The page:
What makes MDL hearings so interesting is that the motions often concern issues or products to which many of us can relate, including household items. The upcoming September hearing is no exception. At that hearing, the Panel will consider whether to create an MDL proceeding arising from allegedly defective clothes dryers. In re Electrolux Dryer Prods. Liab. Litig. (MDL No. 2477). According to the complaints in those cases, the dryers were responsible for home fires as a result of lint which accumulated near the heat source of those dryers.

What makes the MDL motion even more intriguing is that the petition does not merely consider actions commenced by purchasers of the product, the types of products liability actions often centralized in an MDL proceeding. Rather, many of the actions were filed by insurers against the manufacturers who paid out claims on home fires allegedly caused by the dryers. Indeed, an insurer (American Family) filed the petition before the Panel seeking to create an MDL proceeding. Thus, the Panel is confronted with the somewhat unusual issue of whether actions filed by insurers are appropriately centralized with the primary actions filed by consumers of the product at issue.

"What makes the MDL motion even more intriguing is that the petition does not merely consider actions commenced by purchasers of the product, the types of products liability actions often centralized in an MDL proceeding."

To add further intrigue to this motion is one of the bases for the manufacturer’s opposition to creation of the MDL. In a section of its opposition brief entitled "A Word About American Family" (which has a familiar ring to it), the manufacturer contends that the proponent of the MDL, insurer American Family, is the "wrong party to be making it." Specifically, the manufacturer argues, American Family: (1) is a party to only three actions, and discovery is already being shared; (2) twice failed to convince a district court to allow certain claims (arising from out-of -state fires) and is now seeking an MDL to circumvent those rulings; and (3) is in cases progressing to trial and it is thus "too late for this motion."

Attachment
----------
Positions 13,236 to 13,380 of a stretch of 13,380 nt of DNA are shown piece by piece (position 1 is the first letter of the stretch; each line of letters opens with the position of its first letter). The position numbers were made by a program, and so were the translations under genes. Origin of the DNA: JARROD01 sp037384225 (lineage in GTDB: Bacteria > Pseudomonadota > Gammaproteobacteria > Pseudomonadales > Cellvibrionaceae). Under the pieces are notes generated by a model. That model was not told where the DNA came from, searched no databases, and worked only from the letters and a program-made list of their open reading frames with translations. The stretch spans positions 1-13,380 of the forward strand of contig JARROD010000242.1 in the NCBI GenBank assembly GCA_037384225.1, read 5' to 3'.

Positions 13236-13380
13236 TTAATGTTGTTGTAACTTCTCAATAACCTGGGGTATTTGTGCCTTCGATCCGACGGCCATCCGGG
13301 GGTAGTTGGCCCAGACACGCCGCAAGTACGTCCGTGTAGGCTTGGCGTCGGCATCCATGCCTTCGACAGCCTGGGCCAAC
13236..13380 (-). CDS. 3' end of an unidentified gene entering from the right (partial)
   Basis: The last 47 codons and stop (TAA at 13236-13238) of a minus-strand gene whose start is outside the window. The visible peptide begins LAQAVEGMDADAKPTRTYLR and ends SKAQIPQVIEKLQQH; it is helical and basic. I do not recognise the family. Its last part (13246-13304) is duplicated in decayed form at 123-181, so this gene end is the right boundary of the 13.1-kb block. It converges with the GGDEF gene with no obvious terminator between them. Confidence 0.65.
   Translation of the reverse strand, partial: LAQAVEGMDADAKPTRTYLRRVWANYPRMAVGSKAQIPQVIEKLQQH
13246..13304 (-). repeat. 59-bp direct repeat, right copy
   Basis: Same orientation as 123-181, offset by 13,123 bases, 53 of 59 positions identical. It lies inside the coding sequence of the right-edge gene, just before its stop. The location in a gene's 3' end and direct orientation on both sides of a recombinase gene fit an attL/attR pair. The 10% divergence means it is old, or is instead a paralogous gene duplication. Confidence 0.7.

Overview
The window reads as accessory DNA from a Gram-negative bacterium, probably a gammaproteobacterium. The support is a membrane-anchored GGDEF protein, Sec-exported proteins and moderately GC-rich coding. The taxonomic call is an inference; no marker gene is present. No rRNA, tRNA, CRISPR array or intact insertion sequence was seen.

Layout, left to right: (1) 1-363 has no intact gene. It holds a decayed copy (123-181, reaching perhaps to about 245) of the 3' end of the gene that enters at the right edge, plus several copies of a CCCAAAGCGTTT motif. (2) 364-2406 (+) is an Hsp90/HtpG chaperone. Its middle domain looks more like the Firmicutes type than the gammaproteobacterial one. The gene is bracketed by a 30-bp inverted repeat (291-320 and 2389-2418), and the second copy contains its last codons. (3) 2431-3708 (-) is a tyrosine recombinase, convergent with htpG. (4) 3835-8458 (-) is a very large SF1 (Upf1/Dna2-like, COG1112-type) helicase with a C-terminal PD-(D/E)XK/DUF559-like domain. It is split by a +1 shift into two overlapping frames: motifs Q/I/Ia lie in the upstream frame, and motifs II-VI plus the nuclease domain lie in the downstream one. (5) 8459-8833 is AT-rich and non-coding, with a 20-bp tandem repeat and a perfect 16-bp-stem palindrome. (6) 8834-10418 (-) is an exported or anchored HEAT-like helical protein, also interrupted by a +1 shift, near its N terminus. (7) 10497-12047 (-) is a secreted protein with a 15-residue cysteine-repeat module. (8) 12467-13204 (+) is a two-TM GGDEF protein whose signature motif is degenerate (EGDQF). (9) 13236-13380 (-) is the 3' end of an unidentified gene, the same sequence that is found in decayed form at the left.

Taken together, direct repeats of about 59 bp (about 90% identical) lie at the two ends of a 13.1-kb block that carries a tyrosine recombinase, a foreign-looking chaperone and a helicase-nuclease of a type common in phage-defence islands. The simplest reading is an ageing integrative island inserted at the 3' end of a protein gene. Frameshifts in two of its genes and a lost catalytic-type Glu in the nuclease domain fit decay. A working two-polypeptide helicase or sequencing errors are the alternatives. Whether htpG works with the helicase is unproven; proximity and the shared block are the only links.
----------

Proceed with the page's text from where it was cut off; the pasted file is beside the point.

The ruling in these cases may well be of interest to:

  • Insurers who could find themselves (willingly or unwillingly) tumbling into future MDL proceedings
  • Parties in multi-action complex litigations who fail to obtain the relief they seek in individual actions and subsequently seek to create an MDL when the cases are closer to trial.

Although the scorching summer heat may have dissipated, what is the Panel’s thinking as to whether cases arising from overheating dryers warrant MDL treatment? Is a delay in seeking MDL centralization an insurmountable wrinkle to creating an MDL? How will the Panel rule in other cases? And what new issues will make their way to the Panel at the next hearing session? Stay tuned for our December edition of "And Now a Word from the Panel...," as parties look to "roll the dice" on MDL motions in Las Vegas, Nevada at the December 5 hearing (yes, December not November, a slight deviation from the Panel’s bimonthly schedule, presumably due to Thanksgiving).

This article originally appeared in Law360 on September 24, 2013.